1            s     
      Kp + Ki * --- + Kd * -------- 
                 s          Tf*s+1  
      with Kp = -156, Ki = -956, Kd = -2.4, Tf = 0.002 
    Name: C 
    Continuous-time PIDF controller in parallel form. 
    CtunedNom = getBlockValue(CLNom,'C'); 
    rng(0), [CL,fSoft] = systune(CL0,[Rtrack, Rmaxgain],opt_ST);  
    Nominal tuning: 
    Design 1: Soft = 24.7, Hard = -Inf 
    Design 2: Soft = 24.7, Hard = -Inf 
    Design 3: Soft = 24.7, Hard = -Inf 
    Robust tuning of Design 2: 
    Soft: [24.7,210], Hard: [-Inf,-Inf], Iterations = 73 
    Soft: [27.9,30.3], Hard: [-Inf,-Inf], Iterations = 27 
    Soft: [29.2,29.2], Hard: [-Inf,-Inf], Iterations = 27 
    Final: Soft = 29.2, Hard = -Inf, Iterations = 127 
    Robust tuning of Design 3: 
    Soft: [24.7,210], Hard: [-Inf,-Inf], Iterations = 58 
    Soft: [27.9,30.3], Hard: [-Inf,-Inf], Iterations = 27 
    Soft: [29.2,29.2], Hard: [-Inf,-Inf], Iterations = 27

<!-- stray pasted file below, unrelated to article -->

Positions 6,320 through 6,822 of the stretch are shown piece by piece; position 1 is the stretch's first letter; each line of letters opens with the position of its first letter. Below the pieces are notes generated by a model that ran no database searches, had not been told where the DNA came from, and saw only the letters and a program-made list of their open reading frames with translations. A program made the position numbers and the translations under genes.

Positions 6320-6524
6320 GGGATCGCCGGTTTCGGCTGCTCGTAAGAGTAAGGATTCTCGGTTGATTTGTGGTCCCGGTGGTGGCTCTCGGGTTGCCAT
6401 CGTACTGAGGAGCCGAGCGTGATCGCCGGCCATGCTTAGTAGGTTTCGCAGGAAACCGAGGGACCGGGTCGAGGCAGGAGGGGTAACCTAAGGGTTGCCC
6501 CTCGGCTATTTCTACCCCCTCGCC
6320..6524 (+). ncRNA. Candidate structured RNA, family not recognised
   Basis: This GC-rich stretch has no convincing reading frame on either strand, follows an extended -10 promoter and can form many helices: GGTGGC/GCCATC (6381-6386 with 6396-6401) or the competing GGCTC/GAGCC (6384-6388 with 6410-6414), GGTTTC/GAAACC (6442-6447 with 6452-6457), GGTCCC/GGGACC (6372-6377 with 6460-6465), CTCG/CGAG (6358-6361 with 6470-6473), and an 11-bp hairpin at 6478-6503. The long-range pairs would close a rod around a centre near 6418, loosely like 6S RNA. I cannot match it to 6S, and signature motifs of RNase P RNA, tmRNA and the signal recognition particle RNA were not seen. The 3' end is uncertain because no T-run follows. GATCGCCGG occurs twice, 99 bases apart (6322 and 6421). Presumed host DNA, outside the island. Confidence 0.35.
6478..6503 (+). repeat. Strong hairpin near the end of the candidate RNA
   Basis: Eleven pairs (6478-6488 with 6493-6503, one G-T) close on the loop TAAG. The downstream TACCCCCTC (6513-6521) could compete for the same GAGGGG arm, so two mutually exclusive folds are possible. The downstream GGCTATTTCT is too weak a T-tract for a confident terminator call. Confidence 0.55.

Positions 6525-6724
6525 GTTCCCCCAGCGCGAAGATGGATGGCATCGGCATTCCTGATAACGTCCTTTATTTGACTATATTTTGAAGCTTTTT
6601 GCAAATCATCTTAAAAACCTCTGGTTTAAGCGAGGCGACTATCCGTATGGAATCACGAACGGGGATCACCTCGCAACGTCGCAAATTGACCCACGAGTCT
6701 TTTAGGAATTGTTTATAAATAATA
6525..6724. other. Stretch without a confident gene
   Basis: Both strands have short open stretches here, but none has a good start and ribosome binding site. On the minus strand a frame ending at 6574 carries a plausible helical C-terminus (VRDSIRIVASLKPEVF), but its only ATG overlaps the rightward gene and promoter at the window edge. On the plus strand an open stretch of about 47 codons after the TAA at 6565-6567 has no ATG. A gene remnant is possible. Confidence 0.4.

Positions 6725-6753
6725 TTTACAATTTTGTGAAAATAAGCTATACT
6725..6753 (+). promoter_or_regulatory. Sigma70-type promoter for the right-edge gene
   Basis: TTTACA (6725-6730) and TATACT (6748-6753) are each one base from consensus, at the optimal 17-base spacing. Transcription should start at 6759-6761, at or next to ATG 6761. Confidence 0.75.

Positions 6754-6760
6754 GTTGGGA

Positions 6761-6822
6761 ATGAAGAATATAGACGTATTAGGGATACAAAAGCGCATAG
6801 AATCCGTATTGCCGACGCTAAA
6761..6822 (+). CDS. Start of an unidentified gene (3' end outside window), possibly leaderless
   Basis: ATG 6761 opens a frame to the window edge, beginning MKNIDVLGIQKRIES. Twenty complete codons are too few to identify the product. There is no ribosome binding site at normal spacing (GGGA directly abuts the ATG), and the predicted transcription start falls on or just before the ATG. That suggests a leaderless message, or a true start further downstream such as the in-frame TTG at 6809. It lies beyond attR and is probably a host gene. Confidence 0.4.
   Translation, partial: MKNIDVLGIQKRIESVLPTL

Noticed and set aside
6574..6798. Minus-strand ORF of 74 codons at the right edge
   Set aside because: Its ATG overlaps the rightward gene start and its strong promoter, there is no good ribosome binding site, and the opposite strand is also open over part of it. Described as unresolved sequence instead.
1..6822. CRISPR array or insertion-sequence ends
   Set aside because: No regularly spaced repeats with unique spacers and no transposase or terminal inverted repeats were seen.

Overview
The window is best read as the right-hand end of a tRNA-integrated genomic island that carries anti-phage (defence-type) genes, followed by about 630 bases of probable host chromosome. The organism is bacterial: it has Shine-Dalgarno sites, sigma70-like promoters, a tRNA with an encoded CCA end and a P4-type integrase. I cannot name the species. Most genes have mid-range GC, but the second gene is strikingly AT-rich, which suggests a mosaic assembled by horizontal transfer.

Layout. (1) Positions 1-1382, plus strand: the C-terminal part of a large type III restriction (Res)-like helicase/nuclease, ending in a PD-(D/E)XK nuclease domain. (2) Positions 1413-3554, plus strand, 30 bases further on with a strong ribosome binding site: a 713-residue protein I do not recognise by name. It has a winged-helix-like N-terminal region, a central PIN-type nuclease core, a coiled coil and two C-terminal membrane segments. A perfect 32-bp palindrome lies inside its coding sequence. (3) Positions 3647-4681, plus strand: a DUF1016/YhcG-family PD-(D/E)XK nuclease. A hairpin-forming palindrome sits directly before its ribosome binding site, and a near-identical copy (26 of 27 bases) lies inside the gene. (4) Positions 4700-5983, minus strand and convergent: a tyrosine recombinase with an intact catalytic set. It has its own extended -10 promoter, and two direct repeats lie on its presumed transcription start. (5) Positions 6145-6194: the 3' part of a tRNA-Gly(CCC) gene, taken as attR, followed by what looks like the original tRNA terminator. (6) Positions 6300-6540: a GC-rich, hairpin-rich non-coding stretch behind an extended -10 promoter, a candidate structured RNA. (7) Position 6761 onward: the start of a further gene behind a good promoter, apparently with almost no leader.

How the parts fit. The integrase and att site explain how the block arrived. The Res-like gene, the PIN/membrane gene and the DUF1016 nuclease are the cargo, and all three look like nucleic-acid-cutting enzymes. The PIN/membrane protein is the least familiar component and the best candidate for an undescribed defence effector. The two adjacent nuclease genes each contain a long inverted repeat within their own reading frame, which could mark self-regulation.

Final: Soft = 29.2, Hard = -Inf, Iterations = 112 
    Robust tuning of Design 1: 
    Soft: [24.7,210], Hard: [-Inf,-Inf], Iterations = 57 
    Soft: [27.9,30.3], Hard: [-Inf,-Inf], Iterations = 27 
    Soft: [29.2,29.2], Hard: [-Inf,-Inf], Iterations = 27 
    Final: Soft = 29.2, Hard = -Inf, Iterations = 111 
    % [CL,fSoft] = systune(CL0,[Rtrack, Rmaxgain]); 
    C = 
                 1            s     
      Kp + Ki * --- + Kd * -------- 
                 s          Tf*s+1  
      with Kp = -179, Ki = -484, Kd = -2.41, Tf = 0.002  
    Name: C 
    Continuous-time PIDF controller in parallel form. 
    Ctuned = getBlockValue(CL,'C'); 


Robust and Nominal Control Simulation Results 

The step responses of the nominal and robust controllers are first simulated in MATLAB. Because the robust controller uses the uncertain model, it shows the responses for different values of the electromagnet force constant.  

The nominal control is based on the nominal model with a fixed electromagnet constant and is used a reference point. We also simulate the worst-case scenario of the robust controller, which is when the ball is close to the magnet.  

% Simulate 1 mm step about operating point 
opt = stepDataOptions('InputOffset',9e-3,'StepAmplitude',1e-3); 
title("Robust Tuner Response"); 

% Simulate closed-loop control with nominal parameters 
title("Nominal Tuner Response"); 

% Find worst-case case and frequency 
% Simulated worst-case closed-loop rddesponse